Condemned by the Righteous

Though Lent is often uncomfortable by its nature, I felt particularly uncomfortable this Lent. There’s been a lot going on for me as far as reading, travel, and processing discoveries. In the midst of all that, I’ve been preaching every other week at a midweek service, guided by the selected passages and main themes in Adam Hamilton’s 24 Hours that Changed the World. One of the weeks I got to preach the title was ‘Condemned by the Righteous,’ the passage was, in part Mark 14:53, 55-56, 61-65:

They took Jesus to the high priest; and all the chief priests, the elders, and the scribes were assembled. . . . Now the chief priests and the whole council were looking for testimony against Jesus to put him to death; but they found none.  For many gave false testimony against him, and their testimony did not agree . . . The high priest asked him, “Are you the Messiah, the Son of the Blessed One?” Jesus said, “I am; and ‘you will see the Son of Man seated at the right hand of the Power,’ and ‘coming with the clouds of heaven.’ ”Then the high priest tore his clothes and said, “Why do we still need witnesses? You have heard his blasphemy! What is your decision?” All of them condemned him as deserving death. Some began to spit on him, to blindfold him, and to strike him, saying to him, “Prophesy!” The guards also took him over and beat him.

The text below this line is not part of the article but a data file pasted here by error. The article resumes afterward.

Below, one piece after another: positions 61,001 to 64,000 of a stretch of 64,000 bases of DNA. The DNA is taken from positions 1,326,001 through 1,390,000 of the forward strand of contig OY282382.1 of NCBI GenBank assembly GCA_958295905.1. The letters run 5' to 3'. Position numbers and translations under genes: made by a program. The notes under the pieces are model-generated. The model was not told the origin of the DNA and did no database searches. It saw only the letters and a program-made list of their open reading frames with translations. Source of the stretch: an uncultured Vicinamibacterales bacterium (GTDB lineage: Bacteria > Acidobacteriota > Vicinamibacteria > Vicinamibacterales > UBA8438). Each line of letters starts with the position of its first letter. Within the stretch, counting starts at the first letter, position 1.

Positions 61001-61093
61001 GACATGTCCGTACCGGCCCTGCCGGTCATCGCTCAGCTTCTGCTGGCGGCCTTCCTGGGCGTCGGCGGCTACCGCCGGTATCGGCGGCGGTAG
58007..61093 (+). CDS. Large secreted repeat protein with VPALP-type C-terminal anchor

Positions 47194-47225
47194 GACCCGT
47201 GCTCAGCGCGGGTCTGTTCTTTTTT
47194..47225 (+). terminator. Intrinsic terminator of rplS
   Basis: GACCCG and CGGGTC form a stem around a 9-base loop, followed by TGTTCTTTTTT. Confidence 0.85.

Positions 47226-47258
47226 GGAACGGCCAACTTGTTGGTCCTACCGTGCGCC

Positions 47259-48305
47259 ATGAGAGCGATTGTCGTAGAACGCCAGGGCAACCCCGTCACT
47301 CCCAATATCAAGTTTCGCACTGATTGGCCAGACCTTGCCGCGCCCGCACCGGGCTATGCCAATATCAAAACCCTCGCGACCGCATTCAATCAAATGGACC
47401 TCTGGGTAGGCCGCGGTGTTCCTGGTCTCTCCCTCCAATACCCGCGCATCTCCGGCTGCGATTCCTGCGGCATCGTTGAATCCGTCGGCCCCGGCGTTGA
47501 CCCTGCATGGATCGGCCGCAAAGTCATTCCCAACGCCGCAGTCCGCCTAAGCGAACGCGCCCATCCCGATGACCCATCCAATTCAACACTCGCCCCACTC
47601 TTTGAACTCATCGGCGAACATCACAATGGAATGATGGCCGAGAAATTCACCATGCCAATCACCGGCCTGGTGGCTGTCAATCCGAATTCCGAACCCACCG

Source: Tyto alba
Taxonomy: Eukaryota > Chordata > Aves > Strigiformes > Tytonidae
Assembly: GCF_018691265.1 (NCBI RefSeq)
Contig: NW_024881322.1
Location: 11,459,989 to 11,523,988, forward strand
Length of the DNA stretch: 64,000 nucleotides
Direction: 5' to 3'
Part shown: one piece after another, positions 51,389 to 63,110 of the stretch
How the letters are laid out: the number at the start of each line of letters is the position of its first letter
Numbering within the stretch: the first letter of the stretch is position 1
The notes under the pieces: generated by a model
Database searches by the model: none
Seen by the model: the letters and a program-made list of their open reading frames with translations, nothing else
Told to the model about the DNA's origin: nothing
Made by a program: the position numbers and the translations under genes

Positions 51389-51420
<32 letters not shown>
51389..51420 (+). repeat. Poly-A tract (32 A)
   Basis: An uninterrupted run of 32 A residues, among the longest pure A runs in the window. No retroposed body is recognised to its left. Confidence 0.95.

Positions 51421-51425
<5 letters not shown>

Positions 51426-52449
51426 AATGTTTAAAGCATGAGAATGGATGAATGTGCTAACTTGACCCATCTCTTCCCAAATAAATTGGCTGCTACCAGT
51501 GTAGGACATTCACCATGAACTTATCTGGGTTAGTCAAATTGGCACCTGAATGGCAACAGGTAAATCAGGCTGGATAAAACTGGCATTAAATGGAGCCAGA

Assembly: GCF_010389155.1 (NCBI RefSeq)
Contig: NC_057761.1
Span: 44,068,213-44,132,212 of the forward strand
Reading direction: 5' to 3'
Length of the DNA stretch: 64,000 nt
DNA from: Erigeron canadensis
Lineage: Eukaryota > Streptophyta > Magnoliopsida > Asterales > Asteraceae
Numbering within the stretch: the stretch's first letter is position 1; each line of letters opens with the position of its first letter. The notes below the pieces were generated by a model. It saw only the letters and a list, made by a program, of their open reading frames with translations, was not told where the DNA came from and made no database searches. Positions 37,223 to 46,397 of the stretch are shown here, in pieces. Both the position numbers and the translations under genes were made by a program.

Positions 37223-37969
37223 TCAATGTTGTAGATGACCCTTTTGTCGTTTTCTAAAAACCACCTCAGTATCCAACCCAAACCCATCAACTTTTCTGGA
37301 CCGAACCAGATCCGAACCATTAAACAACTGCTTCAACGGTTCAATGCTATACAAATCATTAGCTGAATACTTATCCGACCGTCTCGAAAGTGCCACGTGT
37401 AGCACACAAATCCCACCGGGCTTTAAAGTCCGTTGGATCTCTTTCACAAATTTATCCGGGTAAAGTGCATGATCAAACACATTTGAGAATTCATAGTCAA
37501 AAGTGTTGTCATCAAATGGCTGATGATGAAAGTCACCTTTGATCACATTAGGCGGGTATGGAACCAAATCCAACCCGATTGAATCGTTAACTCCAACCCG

All of the passages have been from Mark, which has been interesting because I took a class specifically on Mark in seminary. In Mark things happen fast and even abruptly, and now we’ve entered the passion narrative, a critical piece where Mark places much emphasis.  We began our look at Jesus’ final 24 hours beginning with the last supper, followed by his time of anguished prayer in the garden, and now he is betrayed with a kiss from one of his close friends, and abandoned by the rest of his disciples.  Jesus was arrested in secret and with no grounds, made to walk under arrest, placed in a dungeon-ous pit and accosted by the pillars of the community for hours.

“The God of the universe chose to walk in human flesh as an itinerant preacher, teacher, carpenter, healer and pauper. He came as one of us. He healed the sick, forgave sinners, showed compassion to the lost, and taught people what God was really like. We must not miss the irony here: It was not the “sinners” who arrested God when he walked among us. Those who took him into custody and tried him were the most pious and religious people on the face of the earth. The God they claimed to serve walked among them in the flesh, and they could not see him.  They were so blinded by their love of power and their fear of losing it that they missed him.” –Adam Hamilton in 24 Hours That Changed the World, p. 48.

How could this happen?  How could the most pious men in the community, the persons who everyone thought of as being the most dedicated to God do this?  Not only because it was God, God-self — but because even if they didn’t think he was the Messiah, why would they spit on, mock, abuse, and sentence to death an innocent man?  How does that happen?